Which console will generate the most interesting artistic innovations? I think the knee-jerk response here is the Wii, but it seems to me that developers have so far done much less with motion control than they could have. Instead, the Wii seems to have become a grand repository of casual-gaming shovelware, with a few truly innovative titles here and there. Despite its potential, the Wii has yet to see a game that achieves the true gestalt of emotional communication and interactivity that marks games as an artform. Does No More Heroes fill that void? And Sony Computer Entertainment cannot be ignored in this regard—Ueda’s Ico and Shadow of the Colossus were some of the best art made for the last generation of consoles. Also, as the PS3 and Wii have been getting up to speed, Bioware and Irrational have started to take interesting steps on the X360. This is currently an open question, but for me it’s a significant one.

And, to track my position by date:
1/30/08 – leaning towards Wii first, HD console (much) later.
2/13/08 – If the PS3 lacks backwards compatibility that is a major minus in my book. Baroque will come out on PS2, so it’s no longer in the Wii column. The more I hear about Lost Odyssey the more ambivalent I feel. On the one hand I like the idea that short stories are built into the game, on the other hand I hate games that string cutscenes together using lame gameplay, not to mention that I hate hate hate amnesia as a plot device.
2/15/08 – Okami hops into the Wii category. I was underwhelmed by the gameplay on the PS2, but this is a game that would really benefit from the motion controller.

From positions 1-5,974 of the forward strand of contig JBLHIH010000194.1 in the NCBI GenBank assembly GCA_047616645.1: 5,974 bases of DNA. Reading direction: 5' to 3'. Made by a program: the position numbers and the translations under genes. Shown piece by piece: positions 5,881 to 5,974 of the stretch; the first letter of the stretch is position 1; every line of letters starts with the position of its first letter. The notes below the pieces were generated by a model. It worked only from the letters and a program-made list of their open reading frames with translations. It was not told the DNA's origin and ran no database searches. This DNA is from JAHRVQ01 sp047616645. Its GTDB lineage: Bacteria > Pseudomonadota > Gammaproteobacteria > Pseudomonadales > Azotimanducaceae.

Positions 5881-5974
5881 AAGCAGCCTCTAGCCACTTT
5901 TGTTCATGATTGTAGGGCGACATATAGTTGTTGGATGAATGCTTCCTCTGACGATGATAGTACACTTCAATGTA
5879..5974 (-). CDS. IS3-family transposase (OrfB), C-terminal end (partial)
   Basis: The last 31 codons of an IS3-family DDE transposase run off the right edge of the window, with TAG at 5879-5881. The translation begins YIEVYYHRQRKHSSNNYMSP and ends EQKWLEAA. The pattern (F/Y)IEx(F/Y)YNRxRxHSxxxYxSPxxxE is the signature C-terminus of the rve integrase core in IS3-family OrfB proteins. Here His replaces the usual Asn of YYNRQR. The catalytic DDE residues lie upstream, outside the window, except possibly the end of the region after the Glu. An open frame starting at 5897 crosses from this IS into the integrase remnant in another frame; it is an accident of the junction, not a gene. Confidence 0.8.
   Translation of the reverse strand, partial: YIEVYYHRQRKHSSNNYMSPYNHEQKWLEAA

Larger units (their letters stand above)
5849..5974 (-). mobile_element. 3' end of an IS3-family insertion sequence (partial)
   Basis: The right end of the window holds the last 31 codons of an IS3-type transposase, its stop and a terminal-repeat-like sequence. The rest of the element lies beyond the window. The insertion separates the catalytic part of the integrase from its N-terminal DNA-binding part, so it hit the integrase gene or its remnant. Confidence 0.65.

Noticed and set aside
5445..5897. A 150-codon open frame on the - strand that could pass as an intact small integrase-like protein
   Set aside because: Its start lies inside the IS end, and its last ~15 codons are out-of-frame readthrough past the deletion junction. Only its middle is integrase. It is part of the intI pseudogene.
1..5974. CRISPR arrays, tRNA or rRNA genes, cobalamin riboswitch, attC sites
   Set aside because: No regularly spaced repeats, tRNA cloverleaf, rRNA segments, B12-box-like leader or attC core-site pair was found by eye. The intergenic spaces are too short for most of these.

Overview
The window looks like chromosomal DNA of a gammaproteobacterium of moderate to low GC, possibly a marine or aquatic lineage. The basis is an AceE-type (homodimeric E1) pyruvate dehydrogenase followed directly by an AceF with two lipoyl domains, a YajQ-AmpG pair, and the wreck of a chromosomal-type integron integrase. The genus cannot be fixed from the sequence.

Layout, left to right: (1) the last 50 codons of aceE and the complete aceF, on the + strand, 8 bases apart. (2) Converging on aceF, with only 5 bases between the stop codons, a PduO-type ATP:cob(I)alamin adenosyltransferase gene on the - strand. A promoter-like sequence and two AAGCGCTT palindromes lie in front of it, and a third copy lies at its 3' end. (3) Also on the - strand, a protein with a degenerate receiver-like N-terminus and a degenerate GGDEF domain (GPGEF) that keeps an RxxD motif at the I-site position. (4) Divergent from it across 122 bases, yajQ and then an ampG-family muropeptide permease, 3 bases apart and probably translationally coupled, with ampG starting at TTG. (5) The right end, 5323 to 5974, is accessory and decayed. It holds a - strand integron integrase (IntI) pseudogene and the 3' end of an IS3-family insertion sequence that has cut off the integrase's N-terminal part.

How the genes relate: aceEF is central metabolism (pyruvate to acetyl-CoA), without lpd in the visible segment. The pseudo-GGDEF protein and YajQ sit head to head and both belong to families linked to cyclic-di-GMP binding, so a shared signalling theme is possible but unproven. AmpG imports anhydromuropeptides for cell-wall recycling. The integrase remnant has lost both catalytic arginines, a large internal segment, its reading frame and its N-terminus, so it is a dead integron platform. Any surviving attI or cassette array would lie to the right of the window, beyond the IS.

2/24/08 – Added Insult Swordfighting’s controller reviews.
2/25/08 – Valkyria Chronicle looks really interesting. Into the PS3 pro column it goes.

Sorely tempted

 technology, video games  Comments Off on Sorely tempted
Aug 082007

For the first time I really have an urge to get an XBox. It’s a very curious thought, since the ‘feel’ of the XBox library doesn’t much coincide with my gaming interests. A console where the highest-profile exclusive offerings come in the form of FPS, racers, and Western-style RPGs generally doesn’t appeal to me. But it seems now like the XBox is catching some of the quirky RPGs that more suit my style. I’m specifically talking about Eternal Sonata, a new cel-shaded RPG set in the mind of Frederic Chopin shortly before his death of tuberculosis. The concept alone — and the idea of music informing the RPG mechanics — is pretty intriguing, but I’ve also been very drawn by the game art I’ve seen so far and the descriptions of the combat system. Ultimately it’s not quite enough to convince me to blow hundreds of dollars on a system that still doesn’t have much that I want. That said, if the XBox continues to get more of this kind of game, a sort that used to be more or less the exclusive province of the PS2, the case for it will get stronger and stronger in my mind.